Security checks uncover false passports

Dozens of false passports were discovered during security checks before a new online passport renewal system was introduced last week.

New Zealand passports are highly sought after by criminal networks, and the 65 false documents found was a spike on the number discovered since tighter security measures were introduced in 2003.

The discovery by the Department of Internal Affairs was made during checks before the automatic process to enable adults to renew passports online was launched.

The online renewal system, which began on Friday, will save passport holders up to $28.80.

But in a bid to "cleanse" the database before it began, 4.5 million passport photos were matched against each other by facial recognition technology - a total of 21 trillion biometric checks.

Of those, 210,000 possible matches had to be checked by human eyes and most were discovered to be clerical or imaging errors or identical twins.

But the checks also found 65 passports or applications that are suspected to be false.

A falsely obtained passport is genuine, not forged, but the details do not match the real identity of the person in the photograph.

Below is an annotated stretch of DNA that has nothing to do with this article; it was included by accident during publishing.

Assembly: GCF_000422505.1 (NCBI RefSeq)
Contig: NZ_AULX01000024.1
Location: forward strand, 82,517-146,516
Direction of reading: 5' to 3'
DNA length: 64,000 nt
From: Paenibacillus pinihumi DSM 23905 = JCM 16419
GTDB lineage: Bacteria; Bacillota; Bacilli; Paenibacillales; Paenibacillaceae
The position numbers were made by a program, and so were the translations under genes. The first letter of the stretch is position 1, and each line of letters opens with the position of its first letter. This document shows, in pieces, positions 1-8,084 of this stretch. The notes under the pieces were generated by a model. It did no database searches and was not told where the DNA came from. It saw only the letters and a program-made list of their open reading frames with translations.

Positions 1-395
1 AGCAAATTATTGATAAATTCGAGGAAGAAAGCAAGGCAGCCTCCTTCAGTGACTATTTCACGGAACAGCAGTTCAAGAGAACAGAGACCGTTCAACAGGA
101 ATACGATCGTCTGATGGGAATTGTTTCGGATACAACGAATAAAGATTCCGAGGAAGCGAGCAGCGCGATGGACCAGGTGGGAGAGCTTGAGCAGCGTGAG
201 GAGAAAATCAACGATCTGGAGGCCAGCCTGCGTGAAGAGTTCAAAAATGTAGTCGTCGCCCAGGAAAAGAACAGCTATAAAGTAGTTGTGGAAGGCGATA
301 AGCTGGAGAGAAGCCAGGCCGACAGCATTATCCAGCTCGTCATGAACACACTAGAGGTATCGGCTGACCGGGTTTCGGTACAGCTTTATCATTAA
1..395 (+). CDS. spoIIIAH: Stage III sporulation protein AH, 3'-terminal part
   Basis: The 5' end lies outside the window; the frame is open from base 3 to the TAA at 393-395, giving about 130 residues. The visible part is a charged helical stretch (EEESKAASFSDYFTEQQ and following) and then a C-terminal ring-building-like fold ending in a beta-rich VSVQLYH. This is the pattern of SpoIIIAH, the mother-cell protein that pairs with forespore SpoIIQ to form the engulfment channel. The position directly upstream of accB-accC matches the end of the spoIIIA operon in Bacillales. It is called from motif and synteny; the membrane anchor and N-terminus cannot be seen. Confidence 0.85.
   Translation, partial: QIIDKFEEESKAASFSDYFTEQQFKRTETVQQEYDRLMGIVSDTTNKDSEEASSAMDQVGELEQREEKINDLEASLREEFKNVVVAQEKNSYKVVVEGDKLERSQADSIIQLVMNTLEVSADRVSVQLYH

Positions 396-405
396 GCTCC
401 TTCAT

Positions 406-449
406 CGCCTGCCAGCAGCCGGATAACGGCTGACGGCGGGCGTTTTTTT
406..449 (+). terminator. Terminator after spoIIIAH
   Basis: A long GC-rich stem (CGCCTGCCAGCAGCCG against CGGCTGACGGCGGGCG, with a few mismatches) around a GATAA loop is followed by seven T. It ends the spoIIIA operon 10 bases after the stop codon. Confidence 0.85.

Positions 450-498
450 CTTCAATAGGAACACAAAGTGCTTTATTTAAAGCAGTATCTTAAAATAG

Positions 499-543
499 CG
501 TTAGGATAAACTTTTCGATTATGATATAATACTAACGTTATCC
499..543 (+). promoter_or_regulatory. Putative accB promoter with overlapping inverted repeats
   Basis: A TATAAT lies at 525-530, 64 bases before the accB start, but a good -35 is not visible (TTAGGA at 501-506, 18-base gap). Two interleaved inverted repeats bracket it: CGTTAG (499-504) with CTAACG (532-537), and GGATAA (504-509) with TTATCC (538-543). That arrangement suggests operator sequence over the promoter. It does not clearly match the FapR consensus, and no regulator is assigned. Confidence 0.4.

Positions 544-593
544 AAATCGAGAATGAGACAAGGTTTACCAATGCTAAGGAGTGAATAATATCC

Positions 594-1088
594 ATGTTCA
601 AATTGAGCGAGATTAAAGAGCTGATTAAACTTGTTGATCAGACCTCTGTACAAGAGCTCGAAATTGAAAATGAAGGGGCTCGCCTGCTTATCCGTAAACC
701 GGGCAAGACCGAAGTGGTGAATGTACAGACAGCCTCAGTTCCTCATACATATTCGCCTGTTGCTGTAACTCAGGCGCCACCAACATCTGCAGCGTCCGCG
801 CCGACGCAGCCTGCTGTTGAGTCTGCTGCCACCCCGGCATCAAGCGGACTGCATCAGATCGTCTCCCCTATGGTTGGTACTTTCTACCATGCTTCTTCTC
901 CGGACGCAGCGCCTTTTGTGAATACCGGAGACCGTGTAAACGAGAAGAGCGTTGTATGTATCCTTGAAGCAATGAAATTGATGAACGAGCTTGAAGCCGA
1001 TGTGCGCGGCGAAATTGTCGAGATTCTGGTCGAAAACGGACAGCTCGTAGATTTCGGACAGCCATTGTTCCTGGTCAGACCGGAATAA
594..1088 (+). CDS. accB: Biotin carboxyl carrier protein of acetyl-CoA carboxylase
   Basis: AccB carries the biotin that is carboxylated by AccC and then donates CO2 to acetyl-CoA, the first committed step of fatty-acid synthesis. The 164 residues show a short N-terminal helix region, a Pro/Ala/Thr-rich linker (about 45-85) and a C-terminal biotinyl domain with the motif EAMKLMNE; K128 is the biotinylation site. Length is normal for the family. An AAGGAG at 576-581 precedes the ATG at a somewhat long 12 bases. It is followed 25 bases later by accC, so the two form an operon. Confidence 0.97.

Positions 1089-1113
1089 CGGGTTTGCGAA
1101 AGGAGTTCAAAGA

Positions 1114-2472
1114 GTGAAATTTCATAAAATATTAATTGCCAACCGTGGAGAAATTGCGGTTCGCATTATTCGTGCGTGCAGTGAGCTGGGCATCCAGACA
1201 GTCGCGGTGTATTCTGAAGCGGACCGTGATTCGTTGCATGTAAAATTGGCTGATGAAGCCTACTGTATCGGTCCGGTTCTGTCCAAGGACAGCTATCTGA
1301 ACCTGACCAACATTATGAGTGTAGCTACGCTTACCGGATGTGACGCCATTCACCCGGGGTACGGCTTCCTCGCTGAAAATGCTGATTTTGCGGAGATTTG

A DIA spokeswoman did not rule out further false passports being discovered through the data-matching process.

Of the 65 suspected false passports, 30 had been referred to the police for further investigation.

"There are a number where the offender appears to be now living overseas, outside of New Zealand jurisdiction, or some where the offender has died, and the balance are ones we are still gathering evidence about."

DIA general manager of passports David Philp has previously told the Herald most passport fraud was committed by New Zealand citizens who had genuine passports but sought another in a fake identity.

"That could be for a whole lot of reasons," Mr Philp said. "They may want to travel to a country where their criminal record may stop that, they may want to travel to a country where they have convictions, or they're involved in financial fraud or organised crime."

The introduction of data-matching with the deaths register - so passports are automatically cancelled when someone dies - led to a decrease in the number of false passports.

Today's passports, which have an electronic chip, are harder to forge than the old-style documents.

Passports must now be renewed every five years, which also reduces the likelihood of fraud.

New Zealand's reputation as a law-abiding nation makes its passports valuable to criminals and others wanting to escape detection.

 - Jared Savage



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